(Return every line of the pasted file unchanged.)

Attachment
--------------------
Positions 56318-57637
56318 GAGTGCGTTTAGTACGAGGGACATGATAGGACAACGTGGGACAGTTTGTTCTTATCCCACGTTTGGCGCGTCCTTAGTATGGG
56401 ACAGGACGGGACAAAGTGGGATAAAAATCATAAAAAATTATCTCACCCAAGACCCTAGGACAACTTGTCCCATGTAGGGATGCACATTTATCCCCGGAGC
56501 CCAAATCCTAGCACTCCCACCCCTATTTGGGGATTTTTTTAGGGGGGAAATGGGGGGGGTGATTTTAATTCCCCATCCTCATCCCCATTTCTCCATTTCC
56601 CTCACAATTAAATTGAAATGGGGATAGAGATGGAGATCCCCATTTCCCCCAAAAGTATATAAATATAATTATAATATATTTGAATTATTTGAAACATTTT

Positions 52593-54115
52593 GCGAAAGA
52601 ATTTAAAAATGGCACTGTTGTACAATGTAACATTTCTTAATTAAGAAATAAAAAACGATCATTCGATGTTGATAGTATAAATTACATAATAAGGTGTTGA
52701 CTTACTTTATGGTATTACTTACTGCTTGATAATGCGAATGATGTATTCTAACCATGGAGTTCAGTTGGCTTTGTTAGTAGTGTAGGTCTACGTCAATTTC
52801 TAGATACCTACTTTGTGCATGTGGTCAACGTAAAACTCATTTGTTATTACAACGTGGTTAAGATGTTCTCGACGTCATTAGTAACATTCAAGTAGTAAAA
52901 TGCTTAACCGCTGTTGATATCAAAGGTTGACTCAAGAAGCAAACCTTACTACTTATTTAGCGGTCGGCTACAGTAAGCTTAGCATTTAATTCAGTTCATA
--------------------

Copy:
Positions 56318-57637
56318 GAGTGCGTTTAGTACGAGGGACATGATAGGACAACGTGGGACAGTTTGTTCTTATCCCACGTTTGGCGCGTCCTTAGTATGGG
56401 ACAGGACGGGACAAAGTGGGATAAAAATCATAAAAAATTATCTCACCCAAGACCCTAGGACAACTTGTCCCATGTAGGGATGCACATTTATCCCCGGAGC
56501 CCAAATCCTAGCACTCCCACCCCTATTTGGGGATTTTTTTAGGGGGGAAATGGGGGGGGTGATTTTAATTCCCCATCCTCATCCCCATTTCTCCATTTCC
56601 CTCACAATTAAATTGAAATGGGGATAGAGATGGAGATCCCCATTTCCCCCAAAAGTATATAAATATAATTATAATATATTTGAATTATTTGAAACATTTT

Positions 52593-54115
52593 GCGAAAGA
52601 ATTTAAAAATGGCACTGTTGTACAATGTAACATTTCTTAATTAAGAAATAAAAAACGATCATTCGATGTTGATAGTATAAATTACATAATAAGGTGTTGA
52701 CTTACTTTATGGTATTACTTACTGCTTGATAATGCGAATGATGTATTCTAACCATGGAGTTCAGTTGGCTTTGTTAGTAGTGTAGGTCTACGTCAATTTC
52801 TAGATACCTACTTTGTGCATGTGGTCAACGTAAAACTCATTTGTTATTACAACGTGGTTAAGATGTTCTCGACGTCATTAGTAACATTCAAGTAGTAAAA
52901 TGCTTAACCGCTGTTGATATCAAAGGTTGACTCAAGAAGCAAACCTTACTACTTATTTAGCGGTCGGCTACAGTAAGCTTAGCATTTAATTCAGTTCATA